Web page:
HIMSS 2022 – The Show Goes On!
STEPHEN KEELER | VP, Payer & Provider Sales]
Written off for dead by many due to the impact of the pandemic (and a horrible first-response to it in March 2020), HIMSS returned this year with renewed vim and vigor. Maybe it was the warm Florida sun, maybe everyone’s desire to just get out and meet again, whatever the reason, HIMSS far surpassed even the worst zombie expectations and registered over 25,000 attendees.
It could also be that less is more; the exhibit floor was smaller and therefore much more manageable than prior years. The vibe on the floor the first two days was palpable, with an even split between buyer-vendor and vendor-vendor conversations. At the same time in the theaters and lecture halls, there was no dearth of content, as the educational sessions seemed as numerous as before, with high-quality presentations from experts in their respective fields.
Topically, interoperability and the promise of full data liquidity dominated, thanks in no small measure to recent commands from the Feds for all data contributors and users to break down their silos and stop hoarding data. And, the race is on (the 21st century version of the 19th century Land Grant efforts) among buy-side and sell-side alike to obtain as much data as possible about patients, in order to feed the analytic and predictive modeling engines (among others) that have attracted so much investor money of late. In order to do anything with data, you first have to own it or have access to it (which answers in part the question of why the Googles of the world are back into the health IT space with such a vengeance.) And who owns the data? Well, if the messages at the booths of the bigger EMR vendors is any indication, it’s neither providers nor payers (and certainly not lowly patients) who own patient data; no, no, no, if that’s what you want, you’ll probably be paying the rates the EMRs will be setting, or go get your own.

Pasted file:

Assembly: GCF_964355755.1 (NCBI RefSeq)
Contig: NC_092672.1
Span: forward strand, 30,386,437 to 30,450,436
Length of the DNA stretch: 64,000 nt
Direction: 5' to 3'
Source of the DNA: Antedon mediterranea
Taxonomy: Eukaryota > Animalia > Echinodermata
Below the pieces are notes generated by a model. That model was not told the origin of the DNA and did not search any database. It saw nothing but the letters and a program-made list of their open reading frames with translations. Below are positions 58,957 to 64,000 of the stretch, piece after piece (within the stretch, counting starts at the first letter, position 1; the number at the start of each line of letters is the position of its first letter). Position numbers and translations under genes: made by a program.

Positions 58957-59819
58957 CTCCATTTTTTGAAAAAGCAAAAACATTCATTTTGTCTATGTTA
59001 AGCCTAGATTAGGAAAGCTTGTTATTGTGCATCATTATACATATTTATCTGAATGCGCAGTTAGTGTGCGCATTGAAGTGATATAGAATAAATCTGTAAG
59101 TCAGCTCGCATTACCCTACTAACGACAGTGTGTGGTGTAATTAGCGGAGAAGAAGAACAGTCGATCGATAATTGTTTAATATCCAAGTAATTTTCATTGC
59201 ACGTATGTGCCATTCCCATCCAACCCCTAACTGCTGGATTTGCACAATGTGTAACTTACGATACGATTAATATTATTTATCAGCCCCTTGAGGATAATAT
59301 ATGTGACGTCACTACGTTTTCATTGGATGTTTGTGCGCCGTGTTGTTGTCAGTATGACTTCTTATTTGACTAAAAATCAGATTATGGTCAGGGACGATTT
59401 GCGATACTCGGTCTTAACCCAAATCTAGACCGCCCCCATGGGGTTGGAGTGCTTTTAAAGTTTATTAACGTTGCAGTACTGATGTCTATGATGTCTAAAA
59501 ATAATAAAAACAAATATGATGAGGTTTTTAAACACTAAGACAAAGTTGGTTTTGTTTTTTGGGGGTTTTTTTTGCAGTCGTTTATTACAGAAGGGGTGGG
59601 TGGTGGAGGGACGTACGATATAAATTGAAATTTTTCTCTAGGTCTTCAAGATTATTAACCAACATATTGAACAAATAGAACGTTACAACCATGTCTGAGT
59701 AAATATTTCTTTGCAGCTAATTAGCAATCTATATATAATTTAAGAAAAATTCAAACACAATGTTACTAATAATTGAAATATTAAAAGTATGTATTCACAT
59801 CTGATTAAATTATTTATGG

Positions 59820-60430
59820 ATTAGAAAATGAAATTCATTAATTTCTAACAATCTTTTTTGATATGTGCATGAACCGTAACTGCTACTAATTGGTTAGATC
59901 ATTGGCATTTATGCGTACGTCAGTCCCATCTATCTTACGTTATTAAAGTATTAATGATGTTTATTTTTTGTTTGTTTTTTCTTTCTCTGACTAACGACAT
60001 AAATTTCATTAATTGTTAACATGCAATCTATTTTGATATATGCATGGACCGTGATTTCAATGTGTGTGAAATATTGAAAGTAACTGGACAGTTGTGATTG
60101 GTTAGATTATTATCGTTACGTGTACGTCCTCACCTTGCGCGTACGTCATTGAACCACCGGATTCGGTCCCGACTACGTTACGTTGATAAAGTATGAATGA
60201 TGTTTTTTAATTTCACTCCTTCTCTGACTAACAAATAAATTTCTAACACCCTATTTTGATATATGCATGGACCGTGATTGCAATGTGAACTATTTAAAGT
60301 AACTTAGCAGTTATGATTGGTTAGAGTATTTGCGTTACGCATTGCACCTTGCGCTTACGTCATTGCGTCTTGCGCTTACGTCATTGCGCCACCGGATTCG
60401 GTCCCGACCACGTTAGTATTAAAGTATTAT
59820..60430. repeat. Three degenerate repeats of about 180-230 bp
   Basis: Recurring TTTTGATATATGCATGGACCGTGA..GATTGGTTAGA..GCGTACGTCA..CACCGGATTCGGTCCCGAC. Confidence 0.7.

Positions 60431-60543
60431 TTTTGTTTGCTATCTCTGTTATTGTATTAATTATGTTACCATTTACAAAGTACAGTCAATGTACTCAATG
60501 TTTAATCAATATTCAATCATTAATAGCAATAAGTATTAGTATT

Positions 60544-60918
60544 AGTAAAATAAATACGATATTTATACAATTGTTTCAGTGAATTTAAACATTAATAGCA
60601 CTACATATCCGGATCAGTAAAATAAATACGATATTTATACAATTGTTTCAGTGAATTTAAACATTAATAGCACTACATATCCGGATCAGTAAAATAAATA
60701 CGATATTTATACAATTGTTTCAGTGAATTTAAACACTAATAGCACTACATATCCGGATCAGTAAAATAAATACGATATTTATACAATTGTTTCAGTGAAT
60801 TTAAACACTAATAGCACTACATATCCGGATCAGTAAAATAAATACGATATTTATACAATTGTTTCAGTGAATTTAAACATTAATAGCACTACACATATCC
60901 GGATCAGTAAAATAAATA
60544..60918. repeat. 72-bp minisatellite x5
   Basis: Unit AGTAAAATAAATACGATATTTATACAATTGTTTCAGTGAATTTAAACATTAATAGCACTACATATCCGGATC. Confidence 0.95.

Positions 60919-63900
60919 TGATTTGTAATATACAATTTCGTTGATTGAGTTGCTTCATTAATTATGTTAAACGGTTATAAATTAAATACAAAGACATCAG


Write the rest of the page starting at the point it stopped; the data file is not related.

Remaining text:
Self-servingly, it’s clear that the market remains institutionally focused on “historical” data; i.e. abnormal value is placed on looking-back in time into various data sources (EMRs, claims data, lab data, pharmacy data, etc.) to do whatever buyers want to do with it (stratify patient populations to understand various risk elements, identify key patient types for different interventions, match patients with clinical trials, track trends at the population level, what have you). All good and noble things to do with data, but the backwards-looking focus is at risk to being up-ended by the new kid on the data block, “real-time” data that captures patient vitals, symptoms, social determinants, economic barriers and more, any of which could change the relative value of historical data sets, and thereby the conclusions drawn from them. While the pandemic clearly slowed down the move to value-based care, this mega-trend is gaining steam again, and stands to take the greatest advantage from the insights and visibility gained by focusing on real-time data and forward-looking models (predictive modeling and genomics, among others). After all, the ACOs and other such entities are at risk for the attributed lives and can’t afford to just rely on what historical data provides. Anticipate and adjust in real-time is the mantra for ACOs.
Second among topics in the sessions and on the floor was awareness of just how wide the gaps are in healthcare, made so apparent and even wider by the pandemic. Demand-side gaps in health equity, in access, in affordability, in literacy, in many, many ways weigh heavily on the social and industry fabric of healthcare, exacerbated by supply-side gaps such a provider burnout and rural deserts. Strategies and solutions to close those gaps were very much on the minds of presenters, attendees, and vendors alike, and could be the real raison d’etre that would enable HIMSS to survive and thrive beyond the pandemic.